Computer Sciences


, that trade under $35 (hence the low-priced moniker).

"They didn't have to take the 3% front-end load off Low-Priced Stock," said Lowell, who noted that the fund took in $3.9 billion in 2002 and is having another banner year on inflows. "It's just a case of Fidelity doing the best thing for itself and shareholders."

Lowell cautions that investors shouldn't hesitate if they want to tap into Tillinghast's stock-picking mojo. Low-Priced Stock closed three times in the past after taking in heaps of new cash. "This fund may close again, so don't hesitate," Lowell said.

The Contrafund and its sibling Contrafund II have posted records that may attract new money, as well. The Contrafund, run by William Danoff since 1990, invests in large-cap companies that look undervalued -- leading it to companies such as




Berkshire Hathaway


. It's something of a "growth lite" fund, given its aversion to tech and other high-priced fare. The fund's long-term returns have been stellar -- the 10.86% average annual return through May 31 beats the 9.94% return of the S&P 500 and ranks it in the top 15% of its large-growth peers, according to Lipper. With $29.61 billion in assets, its one of the 10 largest funds in the U.S.

Its sequel, the $692 million Contrafund II, has shared a similar mandate -- to invest in companies whose value hasn't been fully recognized. But its DNA isn't quite the same. Among its biggest holdings are Microsoft -- putting the fund's tech weighting at 11.2%, which is down from 14.2% in October but above Contra I's 8.5% weighting. The fund's five-year average annual return of 4% through May 31 crushed the S&P 500's 1.08% average annual loss and ranks the fund in the top 9% of all large-cap growth funds, according to Lipper. Adam Hetnarski has managed the fund since February 2000.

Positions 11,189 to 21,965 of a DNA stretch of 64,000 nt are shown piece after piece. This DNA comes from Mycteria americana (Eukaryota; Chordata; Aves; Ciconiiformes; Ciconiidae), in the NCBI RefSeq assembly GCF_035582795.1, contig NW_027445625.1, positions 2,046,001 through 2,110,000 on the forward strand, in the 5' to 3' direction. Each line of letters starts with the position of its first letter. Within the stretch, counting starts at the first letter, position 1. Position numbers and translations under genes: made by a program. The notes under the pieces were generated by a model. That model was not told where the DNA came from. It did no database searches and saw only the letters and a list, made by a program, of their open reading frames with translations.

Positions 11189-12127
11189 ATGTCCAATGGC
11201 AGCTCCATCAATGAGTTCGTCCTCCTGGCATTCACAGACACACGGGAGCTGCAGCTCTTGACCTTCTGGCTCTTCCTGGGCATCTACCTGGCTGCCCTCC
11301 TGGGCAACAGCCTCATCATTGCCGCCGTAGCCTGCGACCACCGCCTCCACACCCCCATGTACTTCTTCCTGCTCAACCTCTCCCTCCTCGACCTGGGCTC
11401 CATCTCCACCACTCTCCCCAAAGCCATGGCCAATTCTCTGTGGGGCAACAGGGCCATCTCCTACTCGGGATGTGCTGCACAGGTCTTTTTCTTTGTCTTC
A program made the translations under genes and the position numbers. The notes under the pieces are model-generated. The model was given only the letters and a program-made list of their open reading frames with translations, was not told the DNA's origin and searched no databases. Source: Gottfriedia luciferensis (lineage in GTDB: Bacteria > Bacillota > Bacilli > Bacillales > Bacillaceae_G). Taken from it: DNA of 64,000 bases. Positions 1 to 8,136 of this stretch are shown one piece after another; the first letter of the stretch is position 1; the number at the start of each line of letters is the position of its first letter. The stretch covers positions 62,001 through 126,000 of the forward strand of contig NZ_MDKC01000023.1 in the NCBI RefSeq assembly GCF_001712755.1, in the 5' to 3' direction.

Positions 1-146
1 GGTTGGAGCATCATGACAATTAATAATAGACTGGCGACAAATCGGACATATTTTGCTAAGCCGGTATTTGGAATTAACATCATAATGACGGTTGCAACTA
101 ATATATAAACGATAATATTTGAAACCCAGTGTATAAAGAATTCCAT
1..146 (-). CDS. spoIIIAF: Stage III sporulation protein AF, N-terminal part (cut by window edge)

The New Millennium fund, a $2.97 billion growth fund, is more than 50% mid-cap, but can scoop up large or small stocks it likes. While the recent returns have been choppy, the fund's 10-year average annual return of 17.25% ranks

numero uno

among 62 capital appreciation funds tracked by Lipper. The fund's go-anywhere approach turns up mega caps such as



, mid-cap growers like

Cheesecake Factory


and tiny, wireless-equipment shop




While Fidelity's Brockelman said Fidelity has no plans to reopen New Millennium to new investors, Lowell, for one, hopes the firm reconsiders: "

SkipperNeal Miller has demonstrated he knows what to do with new money."

Meanwhile, Fidelity also launched three new funds to appeal to the value-oriented investor -- essentially one fund for three different distribution channels. Fidelity Blue Chip Value, Fidelity Advisor Value Leaders and Fidelity VIP Value Leaders Portfolio will hunt for blue-chip values, the firm said. All three will be managed by Brian Hogan. "These are our first, true non-structured, large-cap value funds," the growth-oriented firm noted in its release. Non-structured means that they don't have income requirements like the equity-income funds Fidelity offers.

The funds will use the Russell 1000 Value as a benchmark to compare performance. Hogan is a nine-year Fidelity veteran who most recently managed the U.S. stock portion of the Fidelity Worldwide fund.